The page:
Happy Thanksgiving!!!

Well, I’m off to Vegas to meet family and friends for Turkey Day, so enjoy yours, everyone, and cherish the time, if you’re so fortunate.
I’ll be sitting in a hot tub rubbing my full stomach and watching the kids drive Grandma crazy.


Power of Prayer

A female CNN journalist heard about a very old Jewish man who had been going to the Western Wall to pray, twice a day, every day, for a long, long time.

She went to check it out.

She went to the Western Wall and there he was, walking slowly up to the holy site.
She watched him pray and after about 45 minutes, when he turned to leave, using a cane and moving very slowly, she approached him for an interview.

“Pardon me, sir, I’m Rebecca Smith from CNN. What’s your name?”

“Morris Fishbein,” he replied.

“Sir, how long have you been coming to the Western Wall and praying?”

“For about 60 years.”

“60 years! That’s amazing! What do you pray for?”

“I pray for peace between the Christians, Jews and the Muslims.”
“I pray for all the wars and all the hatred to stop.”
“I pray for all our children to grow up safely as responsible adults, and to love their fellow man.”

“And how do you feel after doing this for 60 years?”

“Like I’m talking to a brick wall!”



Foxhole Atheists

I’d go into a foxhole with these guys anytime, if not for the comfort that, when the proverbial shit hits the fan, none of them would be kneeling around mumbling desperate words to an imaginary friend (thanks Phil).


Mormon Leader Calls Kettle Black

In a speech prepared for Brigham Young University – Idaho, Elder Dallin H. Oaks of the Q12 says he’s taking his ball and going home if atheists don’t stop picking on him.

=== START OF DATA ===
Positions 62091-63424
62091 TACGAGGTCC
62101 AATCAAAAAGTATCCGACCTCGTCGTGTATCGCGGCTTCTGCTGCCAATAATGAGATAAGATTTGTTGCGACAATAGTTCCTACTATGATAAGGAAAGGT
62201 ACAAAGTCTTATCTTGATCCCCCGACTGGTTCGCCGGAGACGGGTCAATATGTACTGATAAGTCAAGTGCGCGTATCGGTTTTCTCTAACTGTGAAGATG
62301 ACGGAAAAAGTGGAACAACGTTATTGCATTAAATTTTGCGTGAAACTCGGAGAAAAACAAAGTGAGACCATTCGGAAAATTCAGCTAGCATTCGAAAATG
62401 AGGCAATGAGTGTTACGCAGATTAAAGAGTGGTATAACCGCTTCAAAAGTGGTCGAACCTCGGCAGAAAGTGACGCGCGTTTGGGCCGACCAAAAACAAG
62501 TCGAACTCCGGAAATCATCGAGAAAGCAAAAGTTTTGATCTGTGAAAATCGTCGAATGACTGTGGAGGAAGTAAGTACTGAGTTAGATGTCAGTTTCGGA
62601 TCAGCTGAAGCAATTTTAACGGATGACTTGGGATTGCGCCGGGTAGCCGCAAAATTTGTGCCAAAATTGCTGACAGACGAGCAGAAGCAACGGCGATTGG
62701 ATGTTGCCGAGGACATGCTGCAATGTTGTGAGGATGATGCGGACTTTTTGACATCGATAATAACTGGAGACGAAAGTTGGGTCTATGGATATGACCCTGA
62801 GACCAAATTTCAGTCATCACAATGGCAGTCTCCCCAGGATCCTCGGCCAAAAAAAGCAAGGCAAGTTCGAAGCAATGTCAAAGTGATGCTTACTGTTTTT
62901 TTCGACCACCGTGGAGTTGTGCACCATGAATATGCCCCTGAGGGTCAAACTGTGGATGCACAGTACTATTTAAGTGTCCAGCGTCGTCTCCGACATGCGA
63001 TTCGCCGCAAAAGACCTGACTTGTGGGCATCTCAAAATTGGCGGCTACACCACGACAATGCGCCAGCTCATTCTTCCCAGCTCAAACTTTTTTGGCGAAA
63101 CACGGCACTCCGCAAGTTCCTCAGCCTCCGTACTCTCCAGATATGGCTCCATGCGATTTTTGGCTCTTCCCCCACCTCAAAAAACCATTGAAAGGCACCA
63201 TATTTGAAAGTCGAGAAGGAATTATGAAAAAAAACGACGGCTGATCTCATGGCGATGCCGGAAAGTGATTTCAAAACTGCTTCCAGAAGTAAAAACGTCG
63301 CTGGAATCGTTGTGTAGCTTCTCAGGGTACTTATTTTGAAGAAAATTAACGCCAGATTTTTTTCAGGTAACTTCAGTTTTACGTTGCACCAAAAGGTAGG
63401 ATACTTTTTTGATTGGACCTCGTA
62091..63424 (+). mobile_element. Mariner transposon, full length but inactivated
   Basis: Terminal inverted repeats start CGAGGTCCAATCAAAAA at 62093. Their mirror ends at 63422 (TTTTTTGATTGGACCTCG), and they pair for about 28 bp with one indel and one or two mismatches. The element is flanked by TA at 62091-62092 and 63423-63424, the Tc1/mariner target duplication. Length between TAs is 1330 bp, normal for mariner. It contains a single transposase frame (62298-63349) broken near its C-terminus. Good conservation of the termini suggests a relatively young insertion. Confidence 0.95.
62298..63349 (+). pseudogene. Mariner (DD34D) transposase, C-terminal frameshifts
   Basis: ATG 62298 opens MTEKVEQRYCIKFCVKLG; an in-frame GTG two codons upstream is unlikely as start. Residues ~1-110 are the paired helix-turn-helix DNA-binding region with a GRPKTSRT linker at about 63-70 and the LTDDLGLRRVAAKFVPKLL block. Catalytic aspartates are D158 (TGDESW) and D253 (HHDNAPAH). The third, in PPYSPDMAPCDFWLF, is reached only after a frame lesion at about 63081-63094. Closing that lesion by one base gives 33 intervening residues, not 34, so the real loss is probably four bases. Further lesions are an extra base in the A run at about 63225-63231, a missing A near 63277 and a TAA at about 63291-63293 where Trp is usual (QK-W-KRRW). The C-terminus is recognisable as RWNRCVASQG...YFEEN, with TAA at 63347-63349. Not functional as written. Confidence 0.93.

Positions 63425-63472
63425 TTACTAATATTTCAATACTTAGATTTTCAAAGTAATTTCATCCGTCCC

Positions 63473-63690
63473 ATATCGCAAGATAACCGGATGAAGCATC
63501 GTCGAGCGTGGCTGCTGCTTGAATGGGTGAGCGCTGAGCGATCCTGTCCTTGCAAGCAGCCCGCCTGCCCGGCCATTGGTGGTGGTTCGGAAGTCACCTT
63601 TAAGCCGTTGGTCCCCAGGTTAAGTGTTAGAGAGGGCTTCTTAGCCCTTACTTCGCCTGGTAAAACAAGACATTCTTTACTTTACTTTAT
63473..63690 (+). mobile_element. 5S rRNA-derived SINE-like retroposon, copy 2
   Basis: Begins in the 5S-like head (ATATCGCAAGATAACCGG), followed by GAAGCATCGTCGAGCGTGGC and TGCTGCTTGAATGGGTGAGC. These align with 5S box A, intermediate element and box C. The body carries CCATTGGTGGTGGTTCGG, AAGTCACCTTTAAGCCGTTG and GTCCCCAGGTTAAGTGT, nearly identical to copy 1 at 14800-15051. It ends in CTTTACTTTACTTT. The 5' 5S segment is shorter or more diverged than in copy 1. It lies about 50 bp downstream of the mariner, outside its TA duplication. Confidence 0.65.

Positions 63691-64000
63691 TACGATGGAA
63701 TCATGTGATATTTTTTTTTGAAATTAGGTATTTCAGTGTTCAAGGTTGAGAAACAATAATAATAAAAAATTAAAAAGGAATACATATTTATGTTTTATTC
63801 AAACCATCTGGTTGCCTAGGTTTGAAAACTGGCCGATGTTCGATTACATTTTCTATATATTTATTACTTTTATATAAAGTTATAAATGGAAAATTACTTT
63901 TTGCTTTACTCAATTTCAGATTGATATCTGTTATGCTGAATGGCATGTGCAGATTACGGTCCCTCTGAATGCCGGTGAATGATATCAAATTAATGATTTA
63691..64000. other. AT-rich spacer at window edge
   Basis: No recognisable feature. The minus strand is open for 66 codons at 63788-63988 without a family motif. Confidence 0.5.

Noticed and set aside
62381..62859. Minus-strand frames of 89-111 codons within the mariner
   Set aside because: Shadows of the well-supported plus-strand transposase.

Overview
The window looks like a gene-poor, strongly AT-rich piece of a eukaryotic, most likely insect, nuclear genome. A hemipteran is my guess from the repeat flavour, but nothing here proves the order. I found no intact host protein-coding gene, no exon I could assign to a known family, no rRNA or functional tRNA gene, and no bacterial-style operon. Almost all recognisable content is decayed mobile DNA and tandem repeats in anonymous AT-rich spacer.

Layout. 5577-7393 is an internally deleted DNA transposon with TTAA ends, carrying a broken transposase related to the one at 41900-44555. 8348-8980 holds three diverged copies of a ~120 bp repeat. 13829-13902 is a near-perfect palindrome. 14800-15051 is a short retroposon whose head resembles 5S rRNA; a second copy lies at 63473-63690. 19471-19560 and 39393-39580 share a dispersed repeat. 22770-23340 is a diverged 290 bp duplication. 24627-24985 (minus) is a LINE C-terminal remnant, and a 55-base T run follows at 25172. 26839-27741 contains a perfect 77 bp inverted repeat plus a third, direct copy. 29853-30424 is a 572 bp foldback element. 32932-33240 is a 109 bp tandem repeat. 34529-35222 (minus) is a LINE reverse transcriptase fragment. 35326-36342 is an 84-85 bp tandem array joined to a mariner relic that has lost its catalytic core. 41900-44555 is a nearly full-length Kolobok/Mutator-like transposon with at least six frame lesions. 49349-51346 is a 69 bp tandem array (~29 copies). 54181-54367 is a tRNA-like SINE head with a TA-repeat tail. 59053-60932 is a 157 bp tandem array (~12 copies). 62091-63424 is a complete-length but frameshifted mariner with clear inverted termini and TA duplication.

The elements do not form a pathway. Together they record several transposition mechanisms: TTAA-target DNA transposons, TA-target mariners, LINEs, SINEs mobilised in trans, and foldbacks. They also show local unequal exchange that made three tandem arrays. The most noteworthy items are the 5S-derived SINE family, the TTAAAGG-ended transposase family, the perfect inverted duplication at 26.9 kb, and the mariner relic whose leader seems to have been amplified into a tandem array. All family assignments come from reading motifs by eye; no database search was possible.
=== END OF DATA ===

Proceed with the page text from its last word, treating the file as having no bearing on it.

He then goes on to compare the current backlash from the gay community and their homies against the Mormon church to the treatment of blacks during the civil rights era while calling same-sex marriage an “alleged civil right.”

In an interview Monday before the speech, Oaks said he did not consider it provocative to compare the treatment of Mormons in the election’s aftermath to that of blacks in the civil rights era, and said he stands by the analogy.

“It may be offensive to some — maybe because it hadn’t occurred to them that they were putting themselves in the same category as people we deplore from that bygone era,” he said.

Isn’t it great? It’s so blatant it’s sad. So he’s crying that the Mormons are like a minority who were denied their civil rights and had to fight for equality… WHILE THEY TRY TO DENY ANOTHER MINORITY’S CIVIL RIGHTS.

Uh… Mr. Oaks… weren’t you about 42-years-old when the church finally allowed blacks full membership?
I guess it’s appropriate to deliver your speech at BYU then, since Mr. Young himself started the idea.

Mormon Dating a la Elder Hafen

I was recently assigned a new home teacher (remember, I’m still in the records) and he called me this past week to see if he could stop by this weekend.
He was careful to point out the fact that he “understood” my “situation” and that the visit would be but a friendly one; no need to bring up church issues.

Either way, I welcome the visit. I was once his son’s Scout Leader and invited him as well.

Whenever I have official visits from the Church, I really do hope (mainly for my wife’s sake) that no uncomfortable discussions ensue and I don’t have to end showing someone how ignorant their beliefs are, but I’m afraid the latest rambling of the leaders of the church; Elder Bruce C. Hafen must have really enjoyed giving his latest speech (Evergreen International Conference) as an opus to a life lived focused on “the legal rights and needs of children and the legal status of marriage.”